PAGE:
Netflix has defended a tweet that revealed 53 people had watched its new Christmas film every day for 18 days in a row.
“Who hurt you?” read the tweet, addressed to them.
The tweet caused controversy, with some saying it was “creepy” of the platform to keep such close tabs on its audience, and mock their choices.
However, others found it entertaining – and unsurprising that Netflix should know what its customers were viewing.
In a statement, Netflix said the privacy of its members was important.
“This information represents overall viewing trends, not the personal viewing information of specific, identified individuals,” said a representative.
Netflix has been studying its user data closely for some time but doesn’t often share it.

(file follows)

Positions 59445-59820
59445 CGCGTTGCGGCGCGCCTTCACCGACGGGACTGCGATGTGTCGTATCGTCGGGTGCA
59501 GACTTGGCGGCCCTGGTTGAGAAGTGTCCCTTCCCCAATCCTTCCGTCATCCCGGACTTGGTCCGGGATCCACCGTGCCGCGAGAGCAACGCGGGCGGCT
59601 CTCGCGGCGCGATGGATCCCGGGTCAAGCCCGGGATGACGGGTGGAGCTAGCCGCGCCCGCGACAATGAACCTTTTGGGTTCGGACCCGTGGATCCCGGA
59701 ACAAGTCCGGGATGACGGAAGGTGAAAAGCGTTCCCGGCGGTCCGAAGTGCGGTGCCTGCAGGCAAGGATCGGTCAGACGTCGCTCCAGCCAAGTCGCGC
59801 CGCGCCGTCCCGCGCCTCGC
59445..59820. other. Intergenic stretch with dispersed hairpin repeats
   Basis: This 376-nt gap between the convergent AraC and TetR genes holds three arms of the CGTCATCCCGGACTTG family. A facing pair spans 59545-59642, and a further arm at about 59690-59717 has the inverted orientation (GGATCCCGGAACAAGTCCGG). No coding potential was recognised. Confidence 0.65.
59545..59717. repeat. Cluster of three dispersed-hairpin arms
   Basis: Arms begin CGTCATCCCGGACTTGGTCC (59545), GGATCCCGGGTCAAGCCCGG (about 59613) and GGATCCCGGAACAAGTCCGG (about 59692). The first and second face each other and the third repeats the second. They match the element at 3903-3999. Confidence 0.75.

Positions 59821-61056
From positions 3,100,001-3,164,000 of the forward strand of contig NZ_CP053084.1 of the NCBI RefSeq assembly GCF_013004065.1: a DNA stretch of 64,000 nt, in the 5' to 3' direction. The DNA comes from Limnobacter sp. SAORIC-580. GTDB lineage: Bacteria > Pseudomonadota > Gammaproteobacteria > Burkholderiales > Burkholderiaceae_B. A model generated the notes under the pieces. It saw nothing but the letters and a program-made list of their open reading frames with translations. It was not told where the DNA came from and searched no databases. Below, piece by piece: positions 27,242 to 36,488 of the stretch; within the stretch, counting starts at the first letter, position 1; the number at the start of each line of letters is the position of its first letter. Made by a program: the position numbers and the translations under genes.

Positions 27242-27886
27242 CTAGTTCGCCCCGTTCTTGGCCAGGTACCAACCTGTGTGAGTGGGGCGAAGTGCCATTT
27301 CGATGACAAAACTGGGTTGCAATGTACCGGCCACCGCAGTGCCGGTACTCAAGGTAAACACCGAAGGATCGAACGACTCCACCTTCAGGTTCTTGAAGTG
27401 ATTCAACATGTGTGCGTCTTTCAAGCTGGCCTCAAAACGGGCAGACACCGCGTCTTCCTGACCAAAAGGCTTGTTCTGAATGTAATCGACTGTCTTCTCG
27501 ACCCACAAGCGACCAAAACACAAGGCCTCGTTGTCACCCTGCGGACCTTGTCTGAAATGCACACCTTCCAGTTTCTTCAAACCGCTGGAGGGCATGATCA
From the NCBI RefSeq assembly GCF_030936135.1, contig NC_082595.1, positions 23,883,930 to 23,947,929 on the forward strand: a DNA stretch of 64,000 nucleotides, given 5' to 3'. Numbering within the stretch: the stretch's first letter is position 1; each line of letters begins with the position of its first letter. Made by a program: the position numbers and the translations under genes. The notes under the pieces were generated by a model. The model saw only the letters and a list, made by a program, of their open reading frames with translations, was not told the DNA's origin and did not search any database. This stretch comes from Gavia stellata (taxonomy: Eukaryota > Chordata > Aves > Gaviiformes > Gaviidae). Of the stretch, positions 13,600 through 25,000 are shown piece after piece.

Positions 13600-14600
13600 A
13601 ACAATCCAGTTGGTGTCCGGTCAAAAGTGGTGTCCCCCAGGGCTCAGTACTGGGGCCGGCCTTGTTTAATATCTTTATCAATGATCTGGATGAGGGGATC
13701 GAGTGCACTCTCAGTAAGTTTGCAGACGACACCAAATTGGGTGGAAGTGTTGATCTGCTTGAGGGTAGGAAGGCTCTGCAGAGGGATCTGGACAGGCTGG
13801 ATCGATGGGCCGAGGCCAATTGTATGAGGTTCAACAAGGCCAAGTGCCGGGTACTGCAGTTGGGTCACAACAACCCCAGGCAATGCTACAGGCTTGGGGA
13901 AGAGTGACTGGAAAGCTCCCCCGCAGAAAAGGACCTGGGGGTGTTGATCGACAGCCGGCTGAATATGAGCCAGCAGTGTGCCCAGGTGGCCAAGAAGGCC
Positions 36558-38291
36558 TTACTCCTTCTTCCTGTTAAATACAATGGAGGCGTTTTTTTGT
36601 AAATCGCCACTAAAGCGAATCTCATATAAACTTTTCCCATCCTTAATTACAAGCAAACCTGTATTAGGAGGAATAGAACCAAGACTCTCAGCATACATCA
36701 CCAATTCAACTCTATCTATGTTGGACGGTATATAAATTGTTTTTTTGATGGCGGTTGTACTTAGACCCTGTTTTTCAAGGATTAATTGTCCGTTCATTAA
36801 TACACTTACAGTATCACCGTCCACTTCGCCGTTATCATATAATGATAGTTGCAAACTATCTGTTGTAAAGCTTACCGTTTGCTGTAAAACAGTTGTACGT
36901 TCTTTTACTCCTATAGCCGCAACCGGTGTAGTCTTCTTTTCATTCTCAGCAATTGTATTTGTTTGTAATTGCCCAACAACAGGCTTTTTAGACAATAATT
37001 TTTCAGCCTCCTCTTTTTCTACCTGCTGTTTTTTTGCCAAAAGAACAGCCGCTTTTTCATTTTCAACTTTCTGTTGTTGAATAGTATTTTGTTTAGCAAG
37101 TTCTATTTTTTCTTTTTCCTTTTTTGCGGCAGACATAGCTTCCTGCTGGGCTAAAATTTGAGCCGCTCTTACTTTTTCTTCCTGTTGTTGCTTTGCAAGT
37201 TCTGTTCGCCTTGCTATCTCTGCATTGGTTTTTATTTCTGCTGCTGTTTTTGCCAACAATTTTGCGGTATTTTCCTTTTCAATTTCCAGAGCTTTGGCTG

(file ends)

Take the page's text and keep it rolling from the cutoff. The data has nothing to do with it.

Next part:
When the platform first decided to start producing its own material, it mined its user data to see what the most popular content was among its existing customers.
At that time it discovered that the most searched-for and viewed material included that which featured (now disgraced) actor Kevin Spacey, the director David Fincher and BBC political dramas – and that led to the re-commissioning of the 1990 BBC political thriller House of Cards, involving the pair.
“Netflix, like any company these days, keeps a sharp eye on what its users like so that it can offer them more of what they like,” said technology commentator Kate Bevan.
“What’s a bit creepy, however, is extracting data points with no context and offering up data that should be anonymised in a way that could identify individuals.”
Music streaming service Spotify has been using data like this in its advertising since 2016.
Billboards featuring straplines such as “Be as loving as the person who put 48 Ed Sheeran songs on their ‘I love gingers’ playlist,” form part of its winter season campaign, reports Adweek.